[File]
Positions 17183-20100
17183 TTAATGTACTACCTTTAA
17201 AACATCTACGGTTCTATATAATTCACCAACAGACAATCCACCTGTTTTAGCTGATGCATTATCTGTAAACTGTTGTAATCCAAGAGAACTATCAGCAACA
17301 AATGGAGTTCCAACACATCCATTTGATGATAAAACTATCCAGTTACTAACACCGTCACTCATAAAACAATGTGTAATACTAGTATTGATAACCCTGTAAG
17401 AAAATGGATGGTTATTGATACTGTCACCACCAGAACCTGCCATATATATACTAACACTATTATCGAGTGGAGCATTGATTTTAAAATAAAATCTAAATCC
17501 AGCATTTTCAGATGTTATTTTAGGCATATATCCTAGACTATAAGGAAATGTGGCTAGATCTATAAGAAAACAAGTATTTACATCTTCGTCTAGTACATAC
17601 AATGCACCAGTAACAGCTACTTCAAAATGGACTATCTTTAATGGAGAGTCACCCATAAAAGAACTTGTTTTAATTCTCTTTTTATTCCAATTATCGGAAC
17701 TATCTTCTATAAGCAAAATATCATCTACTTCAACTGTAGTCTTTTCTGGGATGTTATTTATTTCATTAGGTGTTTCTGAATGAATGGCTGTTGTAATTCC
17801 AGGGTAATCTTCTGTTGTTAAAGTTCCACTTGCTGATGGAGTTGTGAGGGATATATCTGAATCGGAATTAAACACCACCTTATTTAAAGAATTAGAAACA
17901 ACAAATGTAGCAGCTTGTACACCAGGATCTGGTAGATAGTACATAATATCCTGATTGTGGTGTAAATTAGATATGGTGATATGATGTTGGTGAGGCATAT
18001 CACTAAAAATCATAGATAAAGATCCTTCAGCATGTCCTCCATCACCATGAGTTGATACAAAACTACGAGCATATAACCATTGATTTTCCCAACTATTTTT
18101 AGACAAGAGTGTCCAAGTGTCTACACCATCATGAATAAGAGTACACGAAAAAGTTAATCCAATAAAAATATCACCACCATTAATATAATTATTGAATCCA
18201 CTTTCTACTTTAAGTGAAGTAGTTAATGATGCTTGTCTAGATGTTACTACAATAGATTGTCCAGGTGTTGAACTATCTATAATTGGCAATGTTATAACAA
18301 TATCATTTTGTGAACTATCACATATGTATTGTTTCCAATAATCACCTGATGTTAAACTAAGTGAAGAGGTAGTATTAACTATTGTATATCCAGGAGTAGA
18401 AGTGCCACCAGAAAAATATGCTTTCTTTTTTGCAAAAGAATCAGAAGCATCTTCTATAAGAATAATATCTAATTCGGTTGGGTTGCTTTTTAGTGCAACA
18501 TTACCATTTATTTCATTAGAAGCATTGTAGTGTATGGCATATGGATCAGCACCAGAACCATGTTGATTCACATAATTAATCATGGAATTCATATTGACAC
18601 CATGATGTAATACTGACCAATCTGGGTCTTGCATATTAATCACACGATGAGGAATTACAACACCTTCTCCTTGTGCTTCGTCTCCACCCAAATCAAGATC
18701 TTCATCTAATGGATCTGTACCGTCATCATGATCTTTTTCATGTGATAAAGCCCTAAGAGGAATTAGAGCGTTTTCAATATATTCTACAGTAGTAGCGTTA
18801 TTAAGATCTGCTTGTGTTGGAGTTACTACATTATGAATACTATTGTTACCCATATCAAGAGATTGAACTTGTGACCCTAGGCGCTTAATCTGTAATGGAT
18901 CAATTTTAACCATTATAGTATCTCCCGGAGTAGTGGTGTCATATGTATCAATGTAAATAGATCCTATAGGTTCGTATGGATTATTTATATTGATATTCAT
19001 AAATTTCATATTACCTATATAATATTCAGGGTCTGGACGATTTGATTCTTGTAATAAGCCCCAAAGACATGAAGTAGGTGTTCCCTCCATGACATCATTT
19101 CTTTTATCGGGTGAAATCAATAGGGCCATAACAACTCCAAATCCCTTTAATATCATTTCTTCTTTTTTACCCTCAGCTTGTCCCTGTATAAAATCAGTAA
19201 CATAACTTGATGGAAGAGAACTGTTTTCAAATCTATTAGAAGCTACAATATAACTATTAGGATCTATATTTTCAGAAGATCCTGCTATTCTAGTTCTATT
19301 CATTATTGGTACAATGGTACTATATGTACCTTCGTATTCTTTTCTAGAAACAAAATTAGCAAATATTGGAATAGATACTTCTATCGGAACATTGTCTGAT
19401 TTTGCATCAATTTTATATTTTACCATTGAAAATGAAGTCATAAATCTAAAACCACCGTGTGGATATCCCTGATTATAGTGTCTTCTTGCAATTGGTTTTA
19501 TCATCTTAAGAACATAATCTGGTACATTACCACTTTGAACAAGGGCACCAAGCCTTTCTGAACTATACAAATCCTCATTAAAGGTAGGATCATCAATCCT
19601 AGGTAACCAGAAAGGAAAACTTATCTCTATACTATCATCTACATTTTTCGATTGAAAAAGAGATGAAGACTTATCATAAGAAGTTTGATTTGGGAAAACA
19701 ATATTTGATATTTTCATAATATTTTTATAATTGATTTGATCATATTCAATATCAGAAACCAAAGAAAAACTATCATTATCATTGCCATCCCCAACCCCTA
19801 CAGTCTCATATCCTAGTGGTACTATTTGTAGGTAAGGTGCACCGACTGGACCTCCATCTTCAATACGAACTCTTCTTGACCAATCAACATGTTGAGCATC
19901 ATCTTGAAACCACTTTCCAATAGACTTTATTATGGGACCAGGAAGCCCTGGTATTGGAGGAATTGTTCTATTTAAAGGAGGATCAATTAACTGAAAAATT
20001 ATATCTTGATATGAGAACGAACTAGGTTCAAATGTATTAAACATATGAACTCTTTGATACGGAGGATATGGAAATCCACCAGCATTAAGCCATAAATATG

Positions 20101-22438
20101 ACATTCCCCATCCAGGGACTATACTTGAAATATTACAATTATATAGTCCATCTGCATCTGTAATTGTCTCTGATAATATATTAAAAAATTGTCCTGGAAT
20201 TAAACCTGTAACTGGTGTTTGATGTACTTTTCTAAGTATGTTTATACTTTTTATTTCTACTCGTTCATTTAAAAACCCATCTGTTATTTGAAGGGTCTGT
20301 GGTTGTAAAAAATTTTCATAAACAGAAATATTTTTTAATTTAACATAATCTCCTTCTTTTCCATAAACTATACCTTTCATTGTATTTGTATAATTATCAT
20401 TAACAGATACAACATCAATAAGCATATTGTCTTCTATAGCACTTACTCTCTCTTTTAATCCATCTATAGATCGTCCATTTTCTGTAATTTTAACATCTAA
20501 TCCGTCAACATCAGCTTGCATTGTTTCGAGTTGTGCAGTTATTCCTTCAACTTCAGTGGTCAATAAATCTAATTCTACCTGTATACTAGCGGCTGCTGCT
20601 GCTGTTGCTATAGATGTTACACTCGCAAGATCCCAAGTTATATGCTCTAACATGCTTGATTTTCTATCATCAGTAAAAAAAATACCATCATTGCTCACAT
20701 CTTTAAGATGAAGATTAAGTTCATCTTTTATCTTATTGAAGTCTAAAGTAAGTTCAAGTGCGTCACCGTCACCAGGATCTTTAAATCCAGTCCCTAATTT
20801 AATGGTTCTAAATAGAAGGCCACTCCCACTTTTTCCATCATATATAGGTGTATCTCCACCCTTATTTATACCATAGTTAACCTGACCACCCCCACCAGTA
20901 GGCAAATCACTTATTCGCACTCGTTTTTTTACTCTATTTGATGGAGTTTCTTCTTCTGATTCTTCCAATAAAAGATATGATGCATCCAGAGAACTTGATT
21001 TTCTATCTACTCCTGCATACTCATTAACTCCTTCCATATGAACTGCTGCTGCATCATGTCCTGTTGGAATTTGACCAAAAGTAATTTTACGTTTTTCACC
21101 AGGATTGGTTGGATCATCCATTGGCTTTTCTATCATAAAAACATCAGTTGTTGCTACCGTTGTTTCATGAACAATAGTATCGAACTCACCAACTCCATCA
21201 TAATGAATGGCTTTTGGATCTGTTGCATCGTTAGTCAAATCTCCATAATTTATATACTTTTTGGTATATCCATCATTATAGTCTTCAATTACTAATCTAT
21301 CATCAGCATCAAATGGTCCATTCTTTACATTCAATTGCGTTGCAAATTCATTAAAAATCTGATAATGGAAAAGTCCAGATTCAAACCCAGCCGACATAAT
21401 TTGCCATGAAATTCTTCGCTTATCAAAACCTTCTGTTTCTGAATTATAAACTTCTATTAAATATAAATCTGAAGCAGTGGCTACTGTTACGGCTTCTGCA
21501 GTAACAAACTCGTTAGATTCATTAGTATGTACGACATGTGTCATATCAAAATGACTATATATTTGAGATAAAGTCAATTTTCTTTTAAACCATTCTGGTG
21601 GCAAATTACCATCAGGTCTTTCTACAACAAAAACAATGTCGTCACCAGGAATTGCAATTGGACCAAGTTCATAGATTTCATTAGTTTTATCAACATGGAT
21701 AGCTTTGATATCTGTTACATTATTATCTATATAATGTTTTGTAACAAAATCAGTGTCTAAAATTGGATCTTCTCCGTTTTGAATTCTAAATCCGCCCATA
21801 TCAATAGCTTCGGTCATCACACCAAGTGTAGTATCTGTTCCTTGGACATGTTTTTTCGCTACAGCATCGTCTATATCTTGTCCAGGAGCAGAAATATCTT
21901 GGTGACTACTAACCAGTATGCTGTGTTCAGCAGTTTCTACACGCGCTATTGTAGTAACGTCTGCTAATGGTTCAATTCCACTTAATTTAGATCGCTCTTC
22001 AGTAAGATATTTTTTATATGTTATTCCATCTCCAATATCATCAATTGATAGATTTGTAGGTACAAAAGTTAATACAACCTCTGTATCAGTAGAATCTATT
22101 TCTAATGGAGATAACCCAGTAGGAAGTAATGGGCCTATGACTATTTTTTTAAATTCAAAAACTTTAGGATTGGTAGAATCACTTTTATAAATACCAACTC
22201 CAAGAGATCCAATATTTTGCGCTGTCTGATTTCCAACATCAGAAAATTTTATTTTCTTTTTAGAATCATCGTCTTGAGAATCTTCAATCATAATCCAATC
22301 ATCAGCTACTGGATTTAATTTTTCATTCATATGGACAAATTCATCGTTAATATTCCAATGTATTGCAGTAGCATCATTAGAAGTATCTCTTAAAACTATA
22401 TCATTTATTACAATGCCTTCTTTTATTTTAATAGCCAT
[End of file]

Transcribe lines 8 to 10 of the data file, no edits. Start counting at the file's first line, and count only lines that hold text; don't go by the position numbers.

17701 TATCTTCTATAAGCAAAATATCATCTACTTCAACTGTAGTCTTTTCTGGGATGTTATTTATTTCATTAGGTGTTTCTGAATGAATGGCTGTTGTAATTCC
17801 AGGGTAATCTTCTGTTGTTAAAGTTCCACTTGCTGATGGAGTTGTGAGGGATATATCTGAATCGGAATTAAACACCACCTTATTTAAAGAATTAGAAACA
17901 ACAAATGTAGCAGCTTGTACACCAGGATCTGGTAGATAGTACATAATATCCTGATTGTGGTGTAAATTAGATATGGTGATATGATGTTGGTGAGGCATAT